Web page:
I was in London this week in support of a visit by President Marzouki and Ennahda Leader Rached Ghannouchi, who were jointly awarded a prize for international statesmanship from the Royal Institute for International Affairs at Chatham House.
The prize has generated some controversy in Tunisia. Members of the political opposition and a number of groups championing women’s rights have expressed concern that it represents support for specific individuals in Tunisian politics and for a for particular political vision for Tunisia’s future.
For me the fact that Chatham House members chose two leading Tunisian politicians with two distinct political ideologies sends three rather different messages.
- It shows that Tunisia, once seen in the UK exclusively as a sunny holiday destination, is now regarded as a leader of a geostrategic change in the Arab region which merits close attention and support;
- It shows that internationally aware citizens in the UK have enormous admiration for the way Tunisia has taken forward an orderly transition to a new, publically accountable, political system;
- And it shows that Chatham House members believe a major factor for further success will be the ability of Tunisia’s political leaders to put their differences aside and engage in dialogue and build consensus.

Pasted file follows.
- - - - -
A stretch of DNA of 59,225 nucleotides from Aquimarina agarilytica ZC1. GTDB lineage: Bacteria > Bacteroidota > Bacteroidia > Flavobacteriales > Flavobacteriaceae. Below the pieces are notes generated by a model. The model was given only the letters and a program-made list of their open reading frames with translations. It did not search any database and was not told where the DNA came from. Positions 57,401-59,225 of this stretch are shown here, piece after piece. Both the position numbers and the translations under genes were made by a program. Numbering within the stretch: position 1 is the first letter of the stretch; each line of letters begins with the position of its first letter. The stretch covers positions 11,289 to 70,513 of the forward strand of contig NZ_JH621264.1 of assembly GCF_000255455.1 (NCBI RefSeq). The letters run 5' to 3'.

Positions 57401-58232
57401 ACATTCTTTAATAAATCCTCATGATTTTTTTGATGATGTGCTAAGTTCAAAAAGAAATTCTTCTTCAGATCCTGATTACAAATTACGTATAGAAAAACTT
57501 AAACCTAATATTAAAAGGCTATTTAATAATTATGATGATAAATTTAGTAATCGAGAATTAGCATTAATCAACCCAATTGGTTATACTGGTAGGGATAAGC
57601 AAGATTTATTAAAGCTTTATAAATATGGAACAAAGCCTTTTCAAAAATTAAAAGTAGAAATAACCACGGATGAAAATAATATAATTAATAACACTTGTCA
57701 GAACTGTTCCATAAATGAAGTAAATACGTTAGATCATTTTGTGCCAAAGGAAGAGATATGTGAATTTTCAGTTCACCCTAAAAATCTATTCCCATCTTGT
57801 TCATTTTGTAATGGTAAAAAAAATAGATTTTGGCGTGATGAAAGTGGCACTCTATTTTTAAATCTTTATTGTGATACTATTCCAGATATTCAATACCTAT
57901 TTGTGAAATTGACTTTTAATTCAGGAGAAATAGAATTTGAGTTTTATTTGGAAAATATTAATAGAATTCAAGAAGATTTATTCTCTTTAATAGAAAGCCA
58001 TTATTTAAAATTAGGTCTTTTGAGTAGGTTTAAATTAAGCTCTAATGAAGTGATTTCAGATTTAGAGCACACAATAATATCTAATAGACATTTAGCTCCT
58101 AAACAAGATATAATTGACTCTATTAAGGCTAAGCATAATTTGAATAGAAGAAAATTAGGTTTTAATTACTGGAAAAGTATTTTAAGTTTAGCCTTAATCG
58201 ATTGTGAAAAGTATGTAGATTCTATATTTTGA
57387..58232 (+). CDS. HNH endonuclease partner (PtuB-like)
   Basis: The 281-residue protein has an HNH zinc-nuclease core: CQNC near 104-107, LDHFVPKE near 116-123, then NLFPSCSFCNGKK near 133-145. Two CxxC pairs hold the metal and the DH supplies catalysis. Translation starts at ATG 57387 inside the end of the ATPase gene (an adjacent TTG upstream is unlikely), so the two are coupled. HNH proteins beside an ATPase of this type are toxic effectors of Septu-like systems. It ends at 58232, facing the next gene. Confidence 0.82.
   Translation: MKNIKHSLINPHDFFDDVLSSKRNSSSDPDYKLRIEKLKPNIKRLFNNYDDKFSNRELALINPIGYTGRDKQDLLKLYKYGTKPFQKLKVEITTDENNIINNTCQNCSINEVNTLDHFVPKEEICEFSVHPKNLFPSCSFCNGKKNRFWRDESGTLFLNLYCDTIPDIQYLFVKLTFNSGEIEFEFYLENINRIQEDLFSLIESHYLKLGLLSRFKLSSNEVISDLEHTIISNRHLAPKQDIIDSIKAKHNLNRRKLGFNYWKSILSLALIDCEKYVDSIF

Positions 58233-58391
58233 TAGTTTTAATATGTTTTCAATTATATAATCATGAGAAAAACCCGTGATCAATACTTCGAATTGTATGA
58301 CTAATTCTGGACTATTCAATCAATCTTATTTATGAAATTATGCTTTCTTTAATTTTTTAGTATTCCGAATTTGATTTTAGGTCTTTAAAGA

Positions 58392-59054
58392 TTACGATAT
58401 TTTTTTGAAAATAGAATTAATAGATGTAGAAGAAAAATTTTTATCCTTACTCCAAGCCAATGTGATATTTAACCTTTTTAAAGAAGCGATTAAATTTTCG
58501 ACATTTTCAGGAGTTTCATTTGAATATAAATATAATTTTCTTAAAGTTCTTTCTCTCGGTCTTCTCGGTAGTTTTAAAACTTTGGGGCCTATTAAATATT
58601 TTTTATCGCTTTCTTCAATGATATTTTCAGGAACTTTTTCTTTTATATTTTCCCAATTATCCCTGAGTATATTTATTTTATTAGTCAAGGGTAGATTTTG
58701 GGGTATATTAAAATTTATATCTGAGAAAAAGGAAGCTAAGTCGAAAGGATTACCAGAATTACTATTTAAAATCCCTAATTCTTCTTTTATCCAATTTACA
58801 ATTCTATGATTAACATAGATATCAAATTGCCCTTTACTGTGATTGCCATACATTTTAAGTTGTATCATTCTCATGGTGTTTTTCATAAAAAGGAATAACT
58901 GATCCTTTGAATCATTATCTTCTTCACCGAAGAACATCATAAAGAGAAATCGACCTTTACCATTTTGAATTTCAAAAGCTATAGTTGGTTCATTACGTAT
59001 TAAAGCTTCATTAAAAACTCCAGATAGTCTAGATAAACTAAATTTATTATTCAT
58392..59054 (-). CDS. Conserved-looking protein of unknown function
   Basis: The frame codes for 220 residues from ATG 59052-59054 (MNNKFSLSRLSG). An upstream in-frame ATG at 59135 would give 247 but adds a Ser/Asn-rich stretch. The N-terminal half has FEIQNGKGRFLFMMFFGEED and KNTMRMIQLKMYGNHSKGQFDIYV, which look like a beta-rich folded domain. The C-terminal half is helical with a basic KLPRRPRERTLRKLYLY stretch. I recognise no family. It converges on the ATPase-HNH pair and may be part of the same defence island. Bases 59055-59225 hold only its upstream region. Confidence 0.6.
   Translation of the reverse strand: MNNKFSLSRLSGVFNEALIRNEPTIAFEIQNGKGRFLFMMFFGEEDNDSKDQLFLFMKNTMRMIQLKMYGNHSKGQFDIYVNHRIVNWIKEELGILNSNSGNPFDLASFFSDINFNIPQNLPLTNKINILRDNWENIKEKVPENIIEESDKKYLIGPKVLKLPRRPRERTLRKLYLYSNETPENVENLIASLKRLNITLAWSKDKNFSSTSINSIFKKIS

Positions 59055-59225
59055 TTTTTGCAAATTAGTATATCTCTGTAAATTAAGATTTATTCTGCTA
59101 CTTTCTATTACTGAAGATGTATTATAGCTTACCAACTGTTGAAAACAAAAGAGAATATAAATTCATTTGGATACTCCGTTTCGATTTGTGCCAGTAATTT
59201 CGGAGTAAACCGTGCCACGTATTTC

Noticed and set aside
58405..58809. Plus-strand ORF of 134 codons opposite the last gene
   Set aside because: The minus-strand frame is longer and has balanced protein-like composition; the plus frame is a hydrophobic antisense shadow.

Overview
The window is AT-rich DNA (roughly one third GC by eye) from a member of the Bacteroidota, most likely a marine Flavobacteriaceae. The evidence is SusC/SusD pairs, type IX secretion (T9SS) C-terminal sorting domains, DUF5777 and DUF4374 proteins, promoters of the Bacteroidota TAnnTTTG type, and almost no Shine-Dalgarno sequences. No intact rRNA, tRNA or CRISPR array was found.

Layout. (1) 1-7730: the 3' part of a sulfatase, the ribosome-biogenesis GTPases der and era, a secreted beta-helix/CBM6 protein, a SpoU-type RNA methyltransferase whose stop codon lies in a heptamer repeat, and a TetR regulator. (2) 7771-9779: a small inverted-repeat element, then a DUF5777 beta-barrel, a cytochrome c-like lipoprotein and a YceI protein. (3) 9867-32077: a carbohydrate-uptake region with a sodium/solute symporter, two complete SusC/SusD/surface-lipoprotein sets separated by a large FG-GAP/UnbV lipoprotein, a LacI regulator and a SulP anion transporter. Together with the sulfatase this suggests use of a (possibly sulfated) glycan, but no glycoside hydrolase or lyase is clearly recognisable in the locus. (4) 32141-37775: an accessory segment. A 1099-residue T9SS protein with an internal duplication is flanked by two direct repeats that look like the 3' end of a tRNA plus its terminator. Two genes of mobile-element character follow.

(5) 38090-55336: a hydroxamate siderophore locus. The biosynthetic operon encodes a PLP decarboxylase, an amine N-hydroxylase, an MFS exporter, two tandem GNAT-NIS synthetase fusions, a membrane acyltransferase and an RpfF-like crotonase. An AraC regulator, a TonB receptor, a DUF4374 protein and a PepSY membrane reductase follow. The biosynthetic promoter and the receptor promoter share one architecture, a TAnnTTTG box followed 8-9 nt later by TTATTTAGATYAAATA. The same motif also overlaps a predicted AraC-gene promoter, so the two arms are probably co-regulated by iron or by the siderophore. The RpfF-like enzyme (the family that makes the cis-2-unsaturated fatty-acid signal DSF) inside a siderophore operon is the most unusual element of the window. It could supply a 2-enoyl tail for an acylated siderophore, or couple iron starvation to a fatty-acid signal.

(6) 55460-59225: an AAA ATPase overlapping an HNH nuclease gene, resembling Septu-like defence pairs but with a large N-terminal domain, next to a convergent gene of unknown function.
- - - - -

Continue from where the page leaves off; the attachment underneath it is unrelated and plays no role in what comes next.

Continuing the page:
Chatham House is independent from government, but I see these messages as positive ones.
Foreign Office Minister Alistair Burt, who was invited to give the keynote speech , took the opportunity to draw attention both to the impressive achievements made since the revolution and to the importance of addressing the continuing challenges in a spirit of openness and inclusion. To be successful, Tunisia’s political system will need to meet the aspirations of all Tunisians.
I was privileged to join a programme of additional engagements by President Marzouki which further helped boost Tunisia’s visibility in the UK. That will help us keep up the momentum of the UK government’s engagement here.